7. ^ Field, p. 45
  8. ^ a b Bourgeau, Michel. "Play your guitar with Murray". Guitar Player Magazine. Archived from the original (doc) on 15 October 2013. Retrieved 6 August 2007.
  9. ^ a b Blake, Elissa (2 September 2007). "Unusual suspects". Daily Telegraph. Archived from the original on 13 October 2007. Retrieved 13 July 2019.
  10. ^ a b c Doherty, Megan (27 November 2012). "Wiggling it one last time". The Sydney Morning Herald. Retrieved 11 July 2019.
  11. ^ Sams, Christine (6 April 2006). "Wiggles four degrees hotter". The Sydney Morning Herald. Retrieved 13 July 2019.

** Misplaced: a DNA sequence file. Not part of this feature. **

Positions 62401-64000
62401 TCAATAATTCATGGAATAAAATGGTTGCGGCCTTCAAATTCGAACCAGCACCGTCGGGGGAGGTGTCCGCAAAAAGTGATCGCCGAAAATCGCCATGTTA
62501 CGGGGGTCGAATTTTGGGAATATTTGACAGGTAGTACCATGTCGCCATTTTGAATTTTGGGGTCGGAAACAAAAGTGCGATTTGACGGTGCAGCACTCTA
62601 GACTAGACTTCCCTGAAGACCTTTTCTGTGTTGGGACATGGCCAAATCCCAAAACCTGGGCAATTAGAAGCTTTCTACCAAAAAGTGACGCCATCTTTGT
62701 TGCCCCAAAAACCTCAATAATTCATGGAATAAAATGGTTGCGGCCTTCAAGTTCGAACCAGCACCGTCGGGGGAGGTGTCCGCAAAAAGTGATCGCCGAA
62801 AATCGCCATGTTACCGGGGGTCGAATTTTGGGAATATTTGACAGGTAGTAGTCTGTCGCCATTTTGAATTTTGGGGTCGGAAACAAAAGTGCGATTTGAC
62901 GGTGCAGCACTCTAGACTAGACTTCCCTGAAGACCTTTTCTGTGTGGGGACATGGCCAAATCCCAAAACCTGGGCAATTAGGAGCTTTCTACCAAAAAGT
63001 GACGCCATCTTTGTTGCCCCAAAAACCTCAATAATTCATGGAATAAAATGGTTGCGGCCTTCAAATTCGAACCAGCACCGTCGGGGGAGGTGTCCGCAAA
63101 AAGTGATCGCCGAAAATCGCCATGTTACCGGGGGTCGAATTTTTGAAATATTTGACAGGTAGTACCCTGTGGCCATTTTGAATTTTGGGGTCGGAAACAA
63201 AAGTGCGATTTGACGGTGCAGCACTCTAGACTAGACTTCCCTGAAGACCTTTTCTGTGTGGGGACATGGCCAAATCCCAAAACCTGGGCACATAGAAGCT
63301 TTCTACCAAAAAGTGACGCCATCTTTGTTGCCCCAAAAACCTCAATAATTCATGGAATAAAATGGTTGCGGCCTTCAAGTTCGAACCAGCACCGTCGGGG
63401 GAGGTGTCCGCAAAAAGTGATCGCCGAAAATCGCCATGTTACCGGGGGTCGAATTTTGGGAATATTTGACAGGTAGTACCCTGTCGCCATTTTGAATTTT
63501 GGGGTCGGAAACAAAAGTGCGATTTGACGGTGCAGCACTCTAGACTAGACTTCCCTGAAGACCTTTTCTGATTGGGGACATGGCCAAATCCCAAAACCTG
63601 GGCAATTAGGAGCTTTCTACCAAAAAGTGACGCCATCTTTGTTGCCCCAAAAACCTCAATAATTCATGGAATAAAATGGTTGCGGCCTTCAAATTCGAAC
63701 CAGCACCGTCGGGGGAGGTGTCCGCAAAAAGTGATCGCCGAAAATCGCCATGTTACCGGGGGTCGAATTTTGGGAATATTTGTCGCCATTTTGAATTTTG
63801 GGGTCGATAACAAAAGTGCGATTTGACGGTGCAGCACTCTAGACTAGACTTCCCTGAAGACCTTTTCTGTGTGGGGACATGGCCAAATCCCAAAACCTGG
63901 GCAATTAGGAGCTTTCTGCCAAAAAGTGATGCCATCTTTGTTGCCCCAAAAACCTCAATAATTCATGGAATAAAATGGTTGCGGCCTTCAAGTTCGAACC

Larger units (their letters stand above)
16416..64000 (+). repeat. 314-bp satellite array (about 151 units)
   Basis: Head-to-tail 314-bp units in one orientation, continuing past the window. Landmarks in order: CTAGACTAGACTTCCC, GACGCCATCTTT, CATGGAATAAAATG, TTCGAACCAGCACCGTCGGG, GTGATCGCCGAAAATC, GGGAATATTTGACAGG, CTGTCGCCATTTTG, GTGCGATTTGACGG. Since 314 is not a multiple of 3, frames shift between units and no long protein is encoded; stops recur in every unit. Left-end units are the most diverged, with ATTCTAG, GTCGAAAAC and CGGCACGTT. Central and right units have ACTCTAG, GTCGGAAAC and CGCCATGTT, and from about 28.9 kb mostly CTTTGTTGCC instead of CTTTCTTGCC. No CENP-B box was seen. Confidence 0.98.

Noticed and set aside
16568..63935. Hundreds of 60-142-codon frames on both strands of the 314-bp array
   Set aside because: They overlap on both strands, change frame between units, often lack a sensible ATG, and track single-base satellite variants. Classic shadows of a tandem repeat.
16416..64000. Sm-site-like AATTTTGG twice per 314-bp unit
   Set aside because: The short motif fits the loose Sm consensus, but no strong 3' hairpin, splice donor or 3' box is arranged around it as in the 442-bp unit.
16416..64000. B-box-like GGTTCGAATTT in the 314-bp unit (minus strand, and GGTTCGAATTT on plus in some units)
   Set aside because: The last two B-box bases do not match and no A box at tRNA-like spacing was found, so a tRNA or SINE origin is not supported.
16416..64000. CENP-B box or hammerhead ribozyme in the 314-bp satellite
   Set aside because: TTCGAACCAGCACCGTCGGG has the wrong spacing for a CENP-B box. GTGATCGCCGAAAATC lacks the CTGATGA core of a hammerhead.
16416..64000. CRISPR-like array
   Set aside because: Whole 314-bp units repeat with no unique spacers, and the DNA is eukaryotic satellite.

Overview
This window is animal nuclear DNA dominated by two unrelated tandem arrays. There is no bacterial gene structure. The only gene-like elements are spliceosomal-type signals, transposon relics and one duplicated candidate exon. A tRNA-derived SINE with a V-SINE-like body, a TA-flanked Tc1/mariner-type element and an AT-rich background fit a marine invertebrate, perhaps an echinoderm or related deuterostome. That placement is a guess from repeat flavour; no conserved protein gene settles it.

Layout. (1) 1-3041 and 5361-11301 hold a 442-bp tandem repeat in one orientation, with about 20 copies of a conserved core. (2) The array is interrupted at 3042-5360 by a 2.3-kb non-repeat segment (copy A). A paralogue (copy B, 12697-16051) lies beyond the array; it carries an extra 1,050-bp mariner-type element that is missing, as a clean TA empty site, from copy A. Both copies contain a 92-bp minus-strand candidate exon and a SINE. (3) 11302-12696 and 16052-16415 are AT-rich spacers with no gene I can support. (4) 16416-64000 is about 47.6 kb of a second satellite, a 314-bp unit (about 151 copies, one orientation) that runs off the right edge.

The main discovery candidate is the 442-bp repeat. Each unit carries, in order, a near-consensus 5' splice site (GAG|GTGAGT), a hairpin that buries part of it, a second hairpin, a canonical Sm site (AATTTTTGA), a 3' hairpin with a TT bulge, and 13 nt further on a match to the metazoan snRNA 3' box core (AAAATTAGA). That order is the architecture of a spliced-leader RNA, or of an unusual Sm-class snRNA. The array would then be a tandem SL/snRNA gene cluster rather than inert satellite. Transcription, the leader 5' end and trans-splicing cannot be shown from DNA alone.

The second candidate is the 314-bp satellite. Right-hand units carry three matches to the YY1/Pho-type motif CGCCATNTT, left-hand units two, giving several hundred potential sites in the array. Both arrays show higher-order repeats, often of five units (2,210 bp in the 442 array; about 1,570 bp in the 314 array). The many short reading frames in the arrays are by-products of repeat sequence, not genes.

12. ^ Quinn, Karl (19 May 2012). "Wiggle Room: The Brand Played On". The Age. Retrieved 14 July 2019.
  13. ^ McCabe, Kathy (26 August 2013). "The Wiggles dream of playing Glastonbury as they return to Aussie TV and arenas". Retrieved 15 July 2019.
  14. ^ a b c d e f g Leeson, Josh (14 April 2018). "Ex-red Wiggle Murray Cook has injected his creative energy into The Soul Movers". New Castle Herald. Retrieved 11 July 2019.
  15. ^ a b "The Blues It Knows Your Name". 9 May 2014. Retrieved 12 July 2019.
  16. ^ "Edge Of The Dancefloor by the Proposition". 6 November 2015. Retrieved 12 July 2019.
  17. ^ Shand, John (19 April 2015). "Sons of Sun review: Songs reveal the Sam Phillips drama for Elvis, Johnny Cash and Jerry Lee Lewis". Sydney Morning Herald. Retrieved 12 July 2019.
  18. ^ Kellar, Jim (29 September 2017). "Nancy Sinatra/Lee Hazlewood Experience comes to town". The Sydney Morning Herald. Retrieved 13 July 2019.